In this new millenium it may be fair to ask, qWhy look at Wundt?q Over the years, many authors have taken fairly detailed looks at the work and accomplishments of Wilhelm Wundt (1832-1920). This was especially true of the years around 1979, the centennial of the Leipzig Institute for Experimental Psychology, the birthplace of the qgraduate programq in psychology. More than twenty years have passed since then, and in the intervening time those centennial studies have attracted the attention and have motivated the efforts of a variety of historians, philosophers, psychologists, and other social scientists. They have profited from the questions raised earlier about theoretical, methodological, sociological, and even political aspects affecting the organized study of mind and behavior; they have also proposed some new directions for research in the history of the behavioral and social sciences. With the advantage of the historiographic perspective that twenty years can bring, this volume will consider this much-heralded qfounding father of psychologyq once again. Some of the authors are veterans of the centennial who contributed to a very useful volume, edited by Robert W. Rieber, Wilhelm Wundt and the Making of a Scientific Psychology (New York: Plenum Press, 1980). Others are scholars who have joined Wundt studies since then, and have used that book, among others, as a guide to further work. The first chapter, qWundt before Leipzig, q is essentially unchanged from the 1980 volume.The problem with Titchener is that his student guides often talk down to the user, while the teachera#39;s guides expect a level of sophistication and expertise which few possessed even at that time. ... me a late- model, Ludwig-Baltzar kymograph with an aluminum drum, a form of the apparatus that was standard for instruction inanbsp;...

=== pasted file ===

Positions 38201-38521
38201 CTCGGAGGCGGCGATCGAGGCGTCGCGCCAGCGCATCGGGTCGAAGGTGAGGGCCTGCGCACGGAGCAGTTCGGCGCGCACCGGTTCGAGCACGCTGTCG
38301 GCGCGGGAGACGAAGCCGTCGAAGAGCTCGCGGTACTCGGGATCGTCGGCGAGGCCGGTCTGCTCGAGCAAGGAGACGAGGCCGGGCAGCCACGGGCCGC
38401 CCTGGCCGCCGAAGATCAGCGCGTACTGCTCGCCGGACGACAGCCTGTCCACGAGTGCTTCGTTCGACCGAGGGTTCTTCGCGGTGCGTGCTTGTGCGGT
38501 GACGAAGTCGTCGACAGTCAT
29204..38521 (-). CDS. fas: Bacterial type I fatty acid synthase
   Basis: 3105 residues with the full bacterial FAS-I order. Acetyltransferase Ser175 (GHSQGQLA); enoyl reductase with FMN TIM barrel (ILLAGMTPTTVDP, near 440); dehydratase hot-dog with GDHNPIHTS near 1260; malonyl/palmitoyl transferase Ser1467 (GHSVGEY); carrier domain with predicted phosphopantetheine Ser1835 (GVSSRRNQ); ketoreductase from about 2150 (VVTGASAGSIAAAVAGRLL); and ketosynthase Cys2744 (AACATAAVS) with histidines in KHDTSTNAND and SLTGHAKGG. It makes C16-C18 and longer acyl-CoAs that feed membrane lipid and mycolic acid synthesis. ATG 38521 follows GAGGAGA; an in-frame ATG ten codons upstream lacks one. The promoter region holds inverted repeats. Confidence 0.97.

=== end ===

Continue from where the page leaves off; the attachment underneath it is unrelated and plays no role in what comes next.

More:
|Title||:||Wilhelm Wundt in History|
|Author||:||Robert W. Rieber, David Robinson|
|Publisher||:||Springer Science & Business Media - 2001-10-31|